I’ll give a WoW example for this. Assume a night elf player thinks up an awesome back story for himself – in the past he got captured by blood elves while spying near Silvermoon, then he was tortured, but he managed to bravely escape and make it back to his own people. This is fine as far as it goes, but what happens if the blood elf players say ‘Wait, why would we have let an enemy spy escape? Surely we’d have just executed them. We don’t agree with that history, it didn’t happen. He is ICly making it up.’

Now imagine this kind of scenario every time a player wants to write a backstory that possibly involves other player factions. Bear in mind that some players will never ever agree that their faction might have made a mistake which could weaken them in future, even though it might make for a better story. So given one faction which occasionally agrees to being flawed for the sake of making a better story and another who never ever agree to making mistakes, the latter has an in game advantage.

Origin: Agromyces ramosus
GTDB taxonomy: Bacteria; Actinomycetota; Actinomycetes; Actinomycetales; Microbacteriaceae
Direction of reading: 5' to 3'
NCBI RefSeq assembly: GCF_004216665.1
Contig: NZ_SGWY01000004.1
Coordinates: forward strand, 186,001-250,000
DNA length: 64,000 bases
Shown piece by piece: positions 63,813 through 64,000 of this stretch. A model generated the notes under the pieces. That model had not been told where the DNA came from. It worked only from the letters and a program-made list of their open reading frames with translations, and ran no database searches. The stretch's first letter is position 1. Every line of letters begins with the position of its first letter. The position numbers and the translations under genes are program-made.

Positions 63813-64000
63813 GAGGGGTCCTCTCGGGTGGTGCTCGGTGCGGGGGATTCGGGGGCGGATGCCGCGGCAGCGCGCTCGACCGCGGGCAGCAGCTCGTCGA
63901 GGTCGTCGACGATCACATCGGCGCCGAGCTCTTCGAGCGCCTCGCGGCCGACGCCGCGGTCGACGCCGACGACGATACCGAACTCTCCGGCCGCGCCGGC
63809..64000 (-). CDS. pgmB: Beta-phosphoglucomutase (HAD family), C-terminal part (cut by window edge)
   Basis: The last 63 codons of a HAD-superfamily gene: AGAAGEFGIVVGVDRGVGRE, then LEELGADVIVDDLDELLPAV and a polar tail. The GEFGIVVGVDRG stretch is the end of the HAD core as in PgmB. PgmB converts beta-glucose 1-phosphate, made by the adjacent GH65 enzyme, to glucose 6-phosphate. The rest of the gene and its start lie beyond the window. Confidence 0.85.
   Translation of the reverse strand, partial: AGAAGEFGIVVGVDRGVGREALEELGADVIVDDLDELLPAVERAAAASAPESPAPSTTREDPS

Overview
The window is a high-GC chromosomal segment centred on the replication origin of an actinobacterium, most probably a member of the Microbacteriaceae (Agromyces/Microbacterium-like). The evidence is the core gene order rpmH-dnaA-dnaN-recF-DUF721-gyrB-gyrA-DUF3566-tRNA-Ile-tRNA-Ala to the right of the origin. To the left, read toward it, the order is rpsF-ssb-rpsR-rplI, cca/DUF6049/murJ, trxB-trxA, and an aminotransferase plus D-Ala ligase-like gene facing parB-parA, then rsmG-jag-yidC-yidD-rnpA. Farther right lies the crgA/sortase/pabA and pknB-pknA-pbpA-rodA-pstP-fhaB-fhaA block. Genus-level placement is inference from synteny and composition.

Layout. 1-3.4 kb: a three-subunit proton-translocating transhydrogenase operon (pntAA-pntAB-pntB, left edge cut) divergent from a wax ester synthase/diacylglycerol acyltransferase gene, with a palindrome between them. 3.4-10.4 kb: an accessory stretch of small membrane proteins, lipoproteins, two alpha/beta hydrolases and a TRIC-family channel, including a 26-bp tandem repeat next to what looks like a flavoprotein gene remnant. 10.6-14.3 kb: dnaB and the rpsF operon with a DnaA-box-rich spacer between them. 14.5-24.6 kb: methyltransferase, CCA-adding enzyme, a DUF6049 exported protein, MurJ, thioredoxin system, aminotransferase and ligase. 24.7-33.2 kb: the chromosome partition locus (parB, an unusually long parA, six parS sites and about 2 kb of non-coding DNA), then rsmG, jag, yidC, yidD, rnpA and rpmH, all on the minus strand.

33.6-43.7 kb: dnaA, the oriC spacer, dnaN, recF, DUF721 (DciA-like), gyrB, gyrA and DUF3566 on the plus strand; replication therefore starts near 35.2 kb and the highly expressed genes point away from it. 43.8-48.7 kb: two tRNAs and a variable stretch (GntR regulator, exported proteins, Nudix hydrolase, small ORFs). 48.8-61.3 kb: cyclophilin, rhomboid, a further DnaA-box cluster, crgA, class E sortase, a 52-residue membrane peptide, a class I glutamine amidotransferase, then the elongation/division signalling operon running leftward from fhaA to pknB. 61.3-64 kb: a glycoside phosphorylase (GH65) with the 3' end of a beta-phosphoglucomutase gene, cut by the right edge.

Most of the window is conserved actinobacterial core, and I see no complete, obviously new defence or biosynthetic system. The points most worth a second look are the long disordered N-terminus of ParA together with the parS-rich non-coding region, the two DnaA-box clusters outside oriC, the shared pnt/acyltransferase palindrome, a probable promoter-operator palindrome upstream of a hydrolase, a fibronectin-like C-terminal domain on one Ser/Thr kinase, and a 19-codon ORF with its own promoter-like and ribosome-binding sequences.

So basically, it’s very very hard to get gamers to put story above personal gain. There’s no real way to reward it. That’s where the GM comes in – s/he takes that option out of the players’ hands. Left to their own devices, players will tend to play safe.

In MUSHes, we got around this by having an active set of staff. We reviewed all backgrounds before characters went live and agreed any background details with appropriate people. We also made notes of who had which links so that we could set up various stories between different players. (For example, if one player had been a cop and another was an ex-con, we might OOCly point out to them that they might have known each other – then it’s down to the players if they want to run with it or not.)